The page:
I'd call it an antipattern: it pretty much defeats the purpose of having
the ExpressibleBy*Literal protocols.
If you just want a type to be constructible from a value of some other type
(literal or not), that's what regular initializers are for. For example, in
addition to its ArrayLiteralConvertible conformance, Set provides init<S:
Sequence where S.Iterator.Element == Element>(_ seq: S), so you can write
Set([1, 2, 3]). The literal protocols are different because they're invoked
*implicitly*: doSomethingWithASet([1, 2, 3]).
They're also awkward, because the argument labels (integerLiteral:,
arrayLiteral:, nilLiteral:) provide only type information, and not "role"
information — and if you're invoking one of these inits explicitly, there's
no way the compiler can enforce that you're actually passing a *literal* in
for those parameters (in fact, you *can't* pass an array literal to
init(arrayLiteral:), because it's a variadic parameter rather than an array
On Mon, Jul 11, 2016 at 5:22 PM, David Sweeris <email@example.com> wrote:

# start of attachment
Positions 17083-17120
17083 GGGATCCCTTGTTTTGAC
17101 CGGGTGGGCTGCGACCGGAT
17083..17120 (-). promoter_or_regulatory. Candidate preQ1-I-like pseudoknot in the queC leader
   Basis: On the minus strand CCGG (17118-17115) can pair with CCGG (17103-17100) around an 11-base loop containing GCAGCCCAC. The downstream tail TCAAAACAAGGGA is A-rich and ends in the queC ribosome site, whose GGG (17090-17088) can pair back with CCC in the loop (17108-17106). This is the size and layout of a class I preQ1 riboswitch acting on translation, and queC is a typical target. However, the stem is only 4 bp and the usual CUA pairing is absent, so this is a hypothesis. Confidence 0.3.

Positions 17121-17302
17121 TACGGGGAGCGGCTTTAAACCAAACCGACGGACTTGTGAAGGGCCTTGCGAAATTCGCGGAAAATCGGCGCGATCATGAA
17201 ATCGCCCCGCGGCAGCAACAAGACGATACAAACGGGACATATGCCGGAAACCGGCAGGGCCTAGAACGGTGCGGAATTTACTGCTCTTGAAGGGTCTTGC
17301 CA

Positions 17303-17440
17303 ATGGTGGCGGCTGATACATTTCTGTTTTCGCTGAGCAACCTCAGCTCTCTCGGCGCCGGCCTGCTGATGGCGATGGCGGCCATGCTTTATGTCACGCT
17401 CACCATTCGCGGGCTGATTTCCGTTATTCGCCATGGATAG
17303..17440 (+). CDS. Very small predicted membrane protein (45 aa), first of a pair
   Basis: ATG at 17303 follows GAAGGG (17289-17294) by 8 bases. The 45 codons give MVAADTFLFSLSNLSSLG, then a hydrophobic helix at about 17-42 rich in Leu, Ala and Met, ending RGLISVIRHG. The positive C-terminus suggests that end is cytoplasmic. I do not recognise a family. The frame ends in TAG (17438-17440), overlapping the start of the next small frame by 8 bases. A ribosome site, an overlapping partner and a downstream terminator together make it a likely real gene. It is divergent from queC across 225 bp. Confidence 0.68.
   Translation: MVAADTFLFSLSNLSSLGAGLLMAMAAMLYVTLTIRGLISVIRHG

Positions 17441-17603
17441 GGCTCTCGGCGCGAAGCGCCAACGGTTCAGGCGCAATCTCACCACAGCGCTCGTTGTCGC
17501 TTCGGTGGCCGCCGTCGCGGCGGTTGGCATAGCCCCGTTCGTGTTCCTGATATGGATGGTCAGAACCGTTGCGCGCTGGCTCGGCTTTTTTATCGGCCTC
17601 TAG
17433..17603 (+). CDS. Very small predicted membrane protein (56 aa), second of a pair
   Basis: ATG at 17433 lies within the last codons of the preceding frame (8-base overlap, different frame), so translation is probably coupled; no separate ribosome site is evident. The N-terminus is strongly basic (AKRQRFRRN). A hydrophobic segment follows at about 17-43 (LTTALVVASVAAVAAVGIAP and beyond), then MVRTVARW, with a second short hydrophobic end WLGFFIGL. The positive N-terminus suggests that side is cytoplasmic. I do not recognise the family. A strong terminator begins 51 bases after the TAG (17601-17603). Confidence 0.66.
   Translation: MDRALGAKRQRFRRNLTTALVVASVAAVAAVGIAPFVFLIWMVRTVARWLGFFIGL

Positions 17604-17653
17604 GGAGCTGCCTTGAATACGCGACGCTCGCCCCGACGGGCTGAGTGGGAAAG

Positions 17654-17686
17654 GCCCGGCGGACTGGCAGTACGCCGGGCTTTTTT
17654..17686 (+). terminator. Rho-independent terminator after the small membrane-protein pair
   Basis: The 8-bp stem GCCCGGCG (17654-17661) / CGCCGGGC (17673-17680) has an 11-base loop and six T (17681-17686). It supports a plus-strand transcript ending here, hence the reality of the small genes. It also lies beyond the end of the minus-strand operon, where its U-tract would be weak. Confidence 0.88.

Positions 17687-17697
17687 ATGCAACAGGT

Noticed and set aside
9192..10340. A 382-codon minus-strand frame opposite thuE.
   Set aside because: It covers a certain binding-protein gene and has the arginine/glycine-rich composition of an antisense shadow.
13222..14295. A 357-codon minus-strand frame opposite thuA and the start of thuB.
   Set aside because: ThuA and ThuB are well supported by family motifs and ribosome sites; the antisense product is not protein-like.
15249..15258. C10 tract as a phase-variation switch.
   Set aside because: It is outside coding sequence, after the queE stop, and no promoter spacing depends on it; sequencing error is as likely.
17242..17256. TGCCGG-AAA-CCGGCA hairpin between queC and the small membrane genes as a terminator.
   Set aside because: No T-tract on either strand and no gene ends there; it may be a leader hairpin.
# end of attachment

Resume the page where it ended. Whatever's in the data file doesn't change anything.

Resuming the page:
On Jul 11, 2016, at 19:13, Jacob Bandes-Storch via swift-evolution < > firstname.lastname@example.org> wrote:
I'd be happy with a warning + fix-it too.
On Mon, Jul 11, 2016 at 5:05 PM, Xiaodi Wu <email@example.com> wrote:
Maybe just a warning + fix-it would be sufficient?
On Mon, Jul 11, 2016 at 19:02 Jacob Bandes-Storch via swift-evolution < >> firstname.lastname@example.org> wrote:
Tangential: Is there any way to make it impossible to call these
literal-initializers explicitly, instead requiring "<literal> as T" or just
"<literal>" in a typed context?
I have seen several explicit calls of these initializers where literals
would have been more appropriate, such as "Set(arrayLiteral: foo, bar)",
and I think this only happens because folks find these initializers via
code completion. I can't think of any reason why you'd want to invoke one
by name rather than by using a literal.
I don't see how this is a problem.
- Dave Sweeris